You click on HauntedMTL because you’re into horror. You scroll through the feed, wondering which review to read. You find one about a book that a lot of people are talking about and it catches your eye. You click on it, and now you’re here, reading what I wrote. Hello, you.
What is This Book Even About?
In case you haven’t come upon any memes about it on Twitter, You is a 2014 thriller from Caroline Kepnes. The main character is Joe Goldberg, a bookstore employee who quickly becomes obsessed with one of his customers, named Beck. Joe goes on to stalk Beck, escalating from obsessively checking her social media feeds to killing any of his competition. Eventually, they start dating, but Beck soon discovers Joe’s obsession with her and tries to break it off. Joe ends up murdering Beck, in a twist that everyone saw coming.
Not really. For a thriller, the book was a slog. The middle 200 pages of this book are just Joe lusting after Beck and Beck bragging about how she’s good at writing. Joe commits increasingly absurd crimes, but never faces any consequences for them, so there are no stakes. It honestly made me not want to pick up the book because it just felt like the same thing over and over.
I did like some things about it, though. The slow reveal that this isn’t the first time Joe has stalked and murdered a woman was very creepy. The writing style in general was very natural and unique. And the side characters, especially Peach, Karen, and Blythe, were great. Honestly, I wished this book was about them.
My biggest problems with You, though, were Joe and Beck. My absolute least favorite character was Beck. All she did in the book was complain about her immensely privileged life and treat her friends like garbage. To me, she was insufferable. Joe is obviously a psychotic killer, but his monologues are almost entirely made up of him describing how he wants to have sex with Beck, watching her have sex,or watching her masturbate (seriously, Beck, just buy some damn curtains). 300 pages of that were not worth reading.
I went into this book with low expectations, so I won’t call it a disappointment. But I definitely did not enjoy You. For me, the scariest thing about it was how many times Beck name-dropped Brown University.(2 / 5)
“The Writing Retreat” Gone Bad: Julia Bartz’s Debut
Keeping it all in the family, Julia Bartz’s The Writing Retreat is the debut novel of the sister of Andrea Bartz, author of We Were Never Here, which I reviewed here.
I was much more impressed with The Writing Retreat than I was We Were Never Here.
Five up and coming female writers under 30 are invited to a writing retreat hosted by the reclusive and acclaimed horror writer Rosa Vallo. Rosa reveals the details of the retreat: each writer must complete a full length novel from scratch over the next month. The best novel wins a multi-million dollar publishing deal with Rosa.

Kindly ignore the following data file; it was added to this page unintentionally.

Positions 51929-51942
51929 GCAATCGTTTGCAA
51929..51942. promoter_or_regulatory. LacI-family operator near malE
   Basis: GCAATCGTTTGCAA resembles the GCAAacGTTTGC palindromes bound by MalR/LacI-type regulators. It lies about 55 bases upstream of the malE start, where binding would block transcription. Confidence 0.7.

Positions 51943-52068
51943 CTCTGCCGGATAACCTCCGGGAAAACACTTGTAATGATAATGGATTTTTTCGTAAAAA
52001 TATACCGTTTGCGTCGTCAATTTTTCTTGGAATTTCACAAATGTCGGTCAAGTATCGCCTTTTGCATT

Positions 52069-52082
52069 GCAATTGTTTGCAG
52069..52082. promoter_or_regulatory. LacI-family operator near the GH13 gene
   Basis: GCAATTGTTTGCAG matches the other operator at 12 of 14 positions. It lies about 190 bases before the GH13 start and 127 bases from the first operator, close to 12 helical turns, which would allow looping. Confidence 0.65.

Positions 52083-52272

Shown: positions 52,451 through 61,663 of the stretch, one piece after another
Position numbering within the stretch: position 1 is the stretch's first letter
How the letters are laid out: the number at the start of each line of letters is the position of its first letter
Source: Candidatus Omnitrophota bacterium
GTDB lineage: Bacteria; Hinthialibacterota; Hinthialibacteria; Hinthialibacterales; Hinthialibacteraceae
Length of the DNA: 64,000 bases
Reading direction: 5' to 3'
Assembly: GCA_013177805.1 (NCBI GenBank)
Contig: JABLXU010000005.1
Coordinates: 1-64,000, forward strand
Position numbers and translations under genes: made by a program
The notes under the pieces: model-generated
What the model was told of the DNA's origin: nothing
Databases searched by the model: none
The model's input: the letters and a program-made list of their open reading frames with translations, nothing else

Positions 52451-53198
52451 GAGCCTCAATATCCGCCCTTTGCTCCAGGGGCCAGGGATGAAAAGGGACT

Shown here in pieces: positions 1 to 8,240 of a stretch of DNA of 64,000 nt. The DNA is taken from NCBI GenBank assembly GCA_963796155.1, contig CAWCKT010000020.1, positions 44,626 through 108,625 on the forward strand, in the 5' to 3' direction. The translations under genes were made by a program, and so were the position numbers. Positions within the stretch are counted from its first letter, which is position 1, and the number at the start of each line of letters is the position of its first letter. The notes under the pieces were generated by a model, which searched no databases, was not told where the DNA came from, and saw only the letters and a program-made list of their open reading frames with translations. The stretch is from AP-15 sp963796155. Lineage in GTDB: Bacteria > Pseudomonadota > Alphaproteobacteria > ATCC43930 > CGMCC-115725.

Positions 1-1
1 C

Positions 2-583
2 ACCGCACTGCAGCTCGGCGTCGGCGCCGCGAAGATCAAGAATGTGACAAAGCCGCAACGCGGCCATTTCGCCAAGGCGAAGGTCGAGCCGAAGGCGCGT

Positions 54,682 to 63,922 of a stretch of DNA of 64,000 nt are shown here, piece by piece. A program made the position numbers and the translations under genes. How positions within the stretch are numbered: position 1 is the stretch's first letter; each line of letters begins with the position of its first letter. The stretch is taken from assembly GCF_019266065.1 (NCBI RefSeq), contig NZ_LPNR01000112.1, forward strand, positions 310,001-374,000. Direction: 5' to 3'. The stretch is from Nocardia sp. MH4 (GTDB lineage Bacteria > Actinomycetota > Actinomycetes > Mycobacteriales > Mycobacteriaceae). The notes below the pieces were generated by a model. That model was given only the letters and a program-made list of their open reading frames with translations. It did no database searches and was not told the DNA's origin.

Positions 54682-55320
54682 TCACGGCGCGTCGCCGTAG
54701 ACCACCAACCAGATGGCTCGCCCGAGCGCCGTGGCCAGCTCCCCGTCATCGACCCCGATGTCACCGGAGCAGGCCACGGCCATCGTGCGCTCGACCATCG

Suddenly, the retreat turns into a nightmare when one writer goes missing in the snowy terrain outside.
The novel hinges on friendships in turmoil and has a focus on LGBT+ representation as well as interpersonal female relationships. The novel explores the dark publishing world and the search for fame and the Great American Novel.
This novel is atmospheric and intellectual, page turning, and the English major’s required reading. I absorbed this novel and found Julia Bartz’s writing and conceptual chops to be leagues above her sister’s.
Ths novel releases on February 21, 2023 and it should be in your cart right now.(4.5 / 5)
Buy it here!
A Murder in Reverse: “Wrong Place Wrong Time”
“A brilliantly genre-bending, mind-twisting answer to the question How far would you go to save your child?” — Ruth Ware, #1 New York Times bestselling author
Jen watches her son murder a stranger. Stab him to death. She and her husband, Kelly, watch as their son Todd is taken into custody.
The next morning, Jen wakes up and it’s yesterday. Jen knows that at the end of the night, her son kills someone. She is determined to stop it.
Jen goes further and further back in time trying to discover why Todd murdered a stranger and how to stop it.
This book is twisty. Right when you think you know the ending, something else is there to prove that the story is more multifaceted than that. While the premise of the novel is simple, Gillian McAllister elevates a simple concept with deep, dark twists.
It is best that you don’t know too much going into this one. For fans of Blake Crouch, this is such a good thriller with time travelling vibes.(4 / 5)
Woom: An Extreme Horror Novel
“That doesn’t invalidate it,” Angel said. “There’s no statute of limitations on pain.”
Angel is a man who knows pain: physical, mental, sexual. The story begins with Angel visiting Room 6 at the Lonely Motel and ordering a plus-size sex worker to his room. What comes next is Angel’s retellings of painful stories while performing sexual acts on the sex worker, Shyla.
The novel reads as a book of short stories, as Angel relays stories to Shyla and she tells him stories back. This is a novel of pain and disgust. Angel’s stories are so dark and traumatic that Shyla can’t believe they are true. As Angel bares his soul, we see a side of him that is melancholy and unable to process hurt in a natural way.
This novel is full of disgusting visuals and isn’t afraid to get dirty. This truly is an extreme horror novel. As a warning, there is discussion of feces, blood, rape, sex, and body horror. This novel is not for the faint of heart. You’ll close this short novel feeling dirty. Angel is a character that begs for sympathy while his stories narrate that he may not be as innocent as he perceives.
When the subtitle says this novel is extreme horror, believe it. Only the strong will survive Duncan Ralston’s Woom. It is more splatterpunk than anything, but true literary quality lies beneath the filth.(4 / 5)